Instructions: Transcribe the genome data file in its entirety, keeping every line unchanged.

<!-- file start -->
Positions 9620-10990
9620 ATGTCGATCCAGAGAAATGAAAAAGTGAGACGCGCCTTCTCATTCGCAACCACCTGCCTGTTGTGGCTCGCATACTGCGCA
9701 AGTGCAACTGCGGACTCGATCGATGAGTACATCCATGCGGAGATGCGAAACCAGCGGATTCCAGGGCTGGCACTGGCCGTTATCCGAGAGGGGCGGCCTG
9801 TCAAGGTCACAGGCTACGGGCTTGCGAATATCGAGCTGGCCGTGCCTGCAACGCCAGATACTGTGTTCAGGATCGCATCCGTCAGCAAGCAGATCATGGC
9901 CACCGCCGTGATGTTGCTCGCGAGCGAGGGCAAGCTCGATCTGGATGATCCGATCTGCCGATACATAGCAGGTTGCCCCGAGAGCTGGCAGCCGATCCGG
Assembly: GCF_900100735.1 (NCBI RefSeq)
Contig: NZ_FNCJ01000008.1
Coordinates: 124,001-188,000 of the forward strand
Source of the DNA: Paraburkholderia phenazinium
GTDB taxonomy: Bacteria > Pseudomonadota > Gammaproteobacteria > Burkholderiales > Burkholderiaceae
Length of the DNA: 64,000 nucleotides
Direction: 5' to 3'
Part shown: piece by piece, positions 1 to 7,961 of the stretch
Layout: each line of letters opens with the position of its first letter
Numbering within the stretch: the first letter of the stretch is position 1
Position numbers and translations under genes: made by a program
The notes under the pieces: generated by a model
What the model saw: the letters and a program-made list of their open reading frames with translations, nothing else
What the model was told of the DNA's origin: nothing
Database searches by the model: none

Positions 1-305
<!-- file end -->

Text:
Positions 9620-10990
9620 ATGTCGATCCAGAGAAATGAAAAAGTGAGACGCGCCTTCTCATTCGCAACCACCTGCCTGTTGTGGCTCGCATACTGCGCA
9701 AGTGCAACTGCGGACTCGATCGATGAGTACATCCATGCGGAGATGCGAAACCAGCGGATTCCAGGGCTGGCACTGGCCGTTATCCGAGAGGGGCGGCCTG
9801 TCAAGGTCACAGGCTACGGGCTTGCGAATATCGAGCTGGCCGTGCCTGCAACGCCAGATACTGTGTTCAGGATCGCATCCGTCAGCAAGCAGATCATGGC
9901 CACCGCCGTGATGTTGCTCGCGAGCGAGGGCAAGCTCGATCTGGATGATCCGATCTGCCGATACATAGCAGGTTGCCCCGAGAGCTGGCAGCCGATCCGG
Assembly: GCF_900100735.1 (NCBI RefSeq)
Contig: NZ_FNCJ01000008.1
Coordinates: 124,001-188,000 of the forward strand
Source of the DNA: Paraburkholderia phenazinium
GTDB taxonomy: Bacteria > Pseudomonadota > Gammaproteobacteria > Burkholderiales > Burkholderiaceae
Length of the DNA: 64,000 nucleotides
Direction: 5' to 3'
Part shown: piece by piece, positions 1 to 7,961 of the stretch
Layout: each line of letters opens with the position of its first letter
Numbering within the stretch: the first letter of the stretch is position 1
Position numbers and translations under genes: made by a program
The notes under the pieces: generated by a model
What the model saw: the letters and a program-made list of their open reading frames with translations, nothing else
What the model was told of the DNA's origin: nothing
Database searches by the model: none

Positions 1-305